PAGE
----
Archive for Stress

May is Mental Health Awareness Month

Posted on General, Self-Esteem, Stress May 1, 2022 by Mary George

May is Mental Health Awareness Month – When you are struggling, speaking up can be scary and difficult. We have put together some positive resources for kids, teens and parents to help get the conversation started, realize that they are not alone and to help them feel comfortable with their mental health. As always, please reach out to us if we can help in any way!
Contact us for further information on our interactive,
dynamic workshops & classes
Dare to Share The Dare to Share campaign features celebrities and kids telling powerful stories about their own challenges and how they found the courage to ask for support.
May Mental Health Awareness Campaign
Child Mind Institute

She Persisted – A Teen Mental Health Resource created by a teen – podcast and website

How to Help Kids Who Are Lonely – What Parents can say to kids who are struggling socially and how they can help.

Child Mind Institute


Talkspace – Talkspace is convenient, affordable, and confidential therapy you can do anywhere, anytime.

Wondermind – The newly launched site offers a newsletter as well as psychological practices and tools people can use to practice “mental fitness.”

Go Noodle – The Moderators – series intentionally sets out to make it “cool” for kids to express their feelings.

Positive instagram accounts focusing on mental health:
@ voicesofhope
@ mentalhealthcoalition
@ behinddeverysmile

@ discuss.mentalhealth


*If you or a loved one is struggling with suicidal thoughts please call 1-800-273-8255.


The objective of these resources and offerings are educational, not psychotherapeutic in nature and should not be substituted for psychological counseling, psychotherapy, mental health counseling, or any other type of psychotherapy or medical advice.

5 Strategies to a Smooth Transition

Posted on General, Parenting, Stress May 31, 2019 by Mary George

A less anxiety-ridden adjustment to College

Stress and anxiety can be paralyzing and an emotional roller coaster especially for our teenagers as they make the leap to college. For many it is the first time that they have left home and are no longer under the watchful eye of an adult. They immediately have quite a significant amount of responsibility put upon them coupled with no longer having day to day interactions with their friends that have supported them throughout their high school years. To help combat the stress and anxiety that they will feel, here are 5 strategies to help them make a smooth, less anxiety-ridden adjustment to college life. These are wonderful points of discussion to sit down and go through with your young adult.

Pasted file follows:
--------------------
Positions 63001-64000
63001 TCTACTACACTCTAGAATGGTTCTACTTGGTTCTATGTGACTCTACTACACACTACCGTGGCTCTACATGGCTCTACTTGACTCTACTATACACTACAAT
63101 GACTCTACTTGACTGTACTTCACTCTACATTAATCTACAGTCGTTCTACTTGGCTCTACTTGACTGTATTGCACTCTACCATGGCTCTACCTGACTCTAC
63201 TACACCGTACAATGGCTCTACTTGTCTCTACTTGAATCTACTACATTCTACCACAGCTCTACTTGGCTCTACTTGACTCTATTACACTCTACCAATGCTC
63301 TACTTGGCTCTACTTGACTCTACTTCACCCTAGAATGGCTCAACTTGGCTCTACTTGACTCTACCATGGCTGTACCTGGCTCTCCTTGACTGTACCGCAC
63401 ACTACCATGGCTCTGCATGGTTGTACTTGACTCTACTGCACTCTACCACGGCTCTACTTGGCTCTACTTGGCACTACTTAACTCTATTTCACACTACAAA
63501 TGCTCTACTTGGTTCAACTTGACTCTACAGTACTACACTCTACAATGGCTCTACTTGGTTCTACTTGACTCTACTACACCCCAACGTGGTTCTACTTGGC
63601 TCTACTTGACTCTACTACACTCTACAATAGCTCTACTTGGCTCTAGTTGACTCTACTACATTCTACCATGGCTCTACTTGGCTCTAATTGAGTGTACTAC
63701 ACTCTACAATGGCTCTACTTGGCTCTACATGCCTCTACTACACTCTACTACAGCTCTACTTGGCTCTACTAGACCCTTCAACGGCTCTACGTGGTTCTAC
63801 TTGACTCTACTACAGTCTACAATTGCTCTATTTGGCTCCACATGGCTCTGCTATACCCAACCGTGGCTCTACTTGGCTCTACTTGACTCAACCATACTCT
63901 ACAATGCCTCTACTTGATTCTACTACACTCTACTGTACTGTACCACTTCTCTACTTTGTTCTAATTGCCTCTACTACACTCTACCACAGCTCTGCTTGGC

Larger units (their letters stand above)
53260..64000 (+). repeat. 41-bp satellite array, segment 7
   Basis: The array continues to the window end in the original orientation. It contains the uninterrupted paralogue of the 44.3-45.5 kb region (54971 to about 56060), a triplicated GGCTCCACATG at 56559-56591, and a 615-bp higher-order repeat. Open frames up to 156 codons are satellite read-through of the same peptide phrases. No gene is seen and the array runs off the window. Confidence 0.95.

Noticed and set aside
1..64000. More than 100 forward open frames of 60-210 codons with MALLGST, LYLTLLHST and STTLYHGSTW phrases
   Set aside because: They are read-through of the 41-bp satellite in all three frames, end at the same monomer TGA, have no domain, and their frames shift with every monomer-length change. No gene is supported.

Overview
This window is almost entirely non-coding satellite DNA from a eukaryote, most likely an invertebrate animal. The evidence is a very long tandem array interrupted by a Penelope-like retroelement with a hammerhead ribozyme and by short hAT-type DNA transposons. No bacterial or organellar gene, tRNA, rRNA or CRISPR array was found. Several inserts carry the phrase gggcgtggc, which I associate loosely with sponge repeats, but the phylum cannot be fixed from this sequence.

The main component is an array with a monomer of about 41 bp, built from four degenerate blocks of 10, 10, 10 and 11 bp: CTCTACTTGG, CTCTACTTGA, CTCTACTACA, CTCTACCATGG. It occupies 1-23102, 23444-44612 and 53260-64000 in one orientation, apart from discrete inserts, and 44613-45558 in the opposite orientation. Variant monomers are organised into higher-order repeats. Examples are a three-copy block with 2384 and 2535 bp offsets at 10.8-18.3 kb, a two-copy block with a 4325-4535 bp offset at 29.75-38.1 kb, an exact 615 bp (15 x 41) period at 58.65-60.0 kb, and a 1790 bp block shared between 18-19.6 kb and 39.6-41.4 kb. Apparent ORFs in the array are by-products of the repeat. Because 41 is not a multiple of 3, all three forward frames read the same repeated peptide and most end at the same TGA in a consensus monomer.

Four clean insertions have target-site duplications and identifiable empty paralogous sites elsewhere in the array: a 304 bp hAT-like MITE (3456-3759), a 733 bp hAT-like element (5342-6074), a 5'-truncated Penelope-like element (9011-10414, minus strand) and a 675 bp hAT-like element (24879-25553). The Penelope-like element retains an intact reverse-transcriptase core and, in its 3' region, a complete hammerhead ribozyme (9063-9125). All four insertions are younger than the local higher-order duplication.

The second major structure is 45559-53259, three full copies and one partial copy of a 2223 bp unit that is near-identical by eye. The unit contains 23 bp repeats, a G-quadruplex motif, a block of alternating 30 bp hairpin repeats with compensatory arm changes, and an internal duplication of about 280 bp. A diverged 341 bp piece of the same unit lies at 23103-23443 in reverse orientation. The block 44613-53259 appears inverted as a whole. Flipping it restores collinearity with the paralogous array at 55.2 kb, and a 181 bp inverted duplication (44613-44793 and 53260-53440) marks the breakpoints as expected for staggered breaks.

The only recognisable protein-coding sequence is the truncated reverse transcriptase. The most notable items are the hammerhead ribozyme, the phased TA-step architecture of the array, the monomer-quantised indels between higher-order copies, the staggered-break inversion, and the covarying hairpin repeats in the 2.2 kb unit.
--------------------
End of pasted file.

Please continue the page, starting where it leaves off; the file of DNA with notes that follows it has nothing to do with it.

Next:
1.Know your academic strengths and unique qualities


Remember who you are and your unique qualities and talents that make you special. Take those with you and embrace them as you gain more independence. If it is helpful, write them down and put it in a place that you will see and read everyday as a reminder to yourself. 


Knowing where your academic strengths lie and choosing classes in these areas will help as you are initially getting used to a new place, schedule, and managing your time. Do you prefer to write papers or take multiple choice tests? Check the requirements of specific classes to help guide you. Maybe you are not a morning person – think before deciding to take an 8 am class.

2. Trust your inner voice  

While you have been maturing and trusting who you are as a leader in your high school, the uncertainty of a new setting and new life can make you question your confidence and the decisions that you make. Remember your special inner voice that has guided you and will continue to guide if you listen carefully. 

3. Do not repeat previous mistakes

Throughout your high school years there have been many times that you have made mistakes – waited until the 11th hour to study for an exam or had a lofty goal to get involved in 4 clubs which spread you too thin. Reflect on these times, think about what your needs are to create balance and put into place strategies and set realistic goals that will lessen your stress. 


4. Know who you can call

Think about the amazing friends that have supported you along your journey. They will still be there for you. You can live in different places, experience different things but you can come back together and the foundation of your friendship will still there. 

Trusted friends who can be supportive are incredibly important not only throughout your life but as you transition into college. Know who you can call, Facetime, and/or talk to whenever you need someone. Ask for help. As you move on there will be situations that arise in which you will feel lost. Remember that it is okay to ask for help. It is not a sign of weakness, it is a sign of intelligence. Ask for it, you are not alone. Failure will occur, you are living and learning, it is a part of life. Grow from the experience and forgive yourself. 


5. Remain positive and be open to new possibilities

College is a time to explore and learn about different people, ideas, and subjects. Staying positive about your experience and being open to new possibilities can lead you to a passion that you may never have known about.  Getting involved in clubs or groups are a wonderful way to meet others that may share similar interests. 


Again knowing who you are, what you are capable of, and listening to your inner voice will keep you moving in the right direction and help you make positive decisions as you move on to college. 


**My Remarkable Self is available to give private workshops, school/camp workshops/assemblies and classes for parents, students, educators and businesses. Please contact us at for further information.**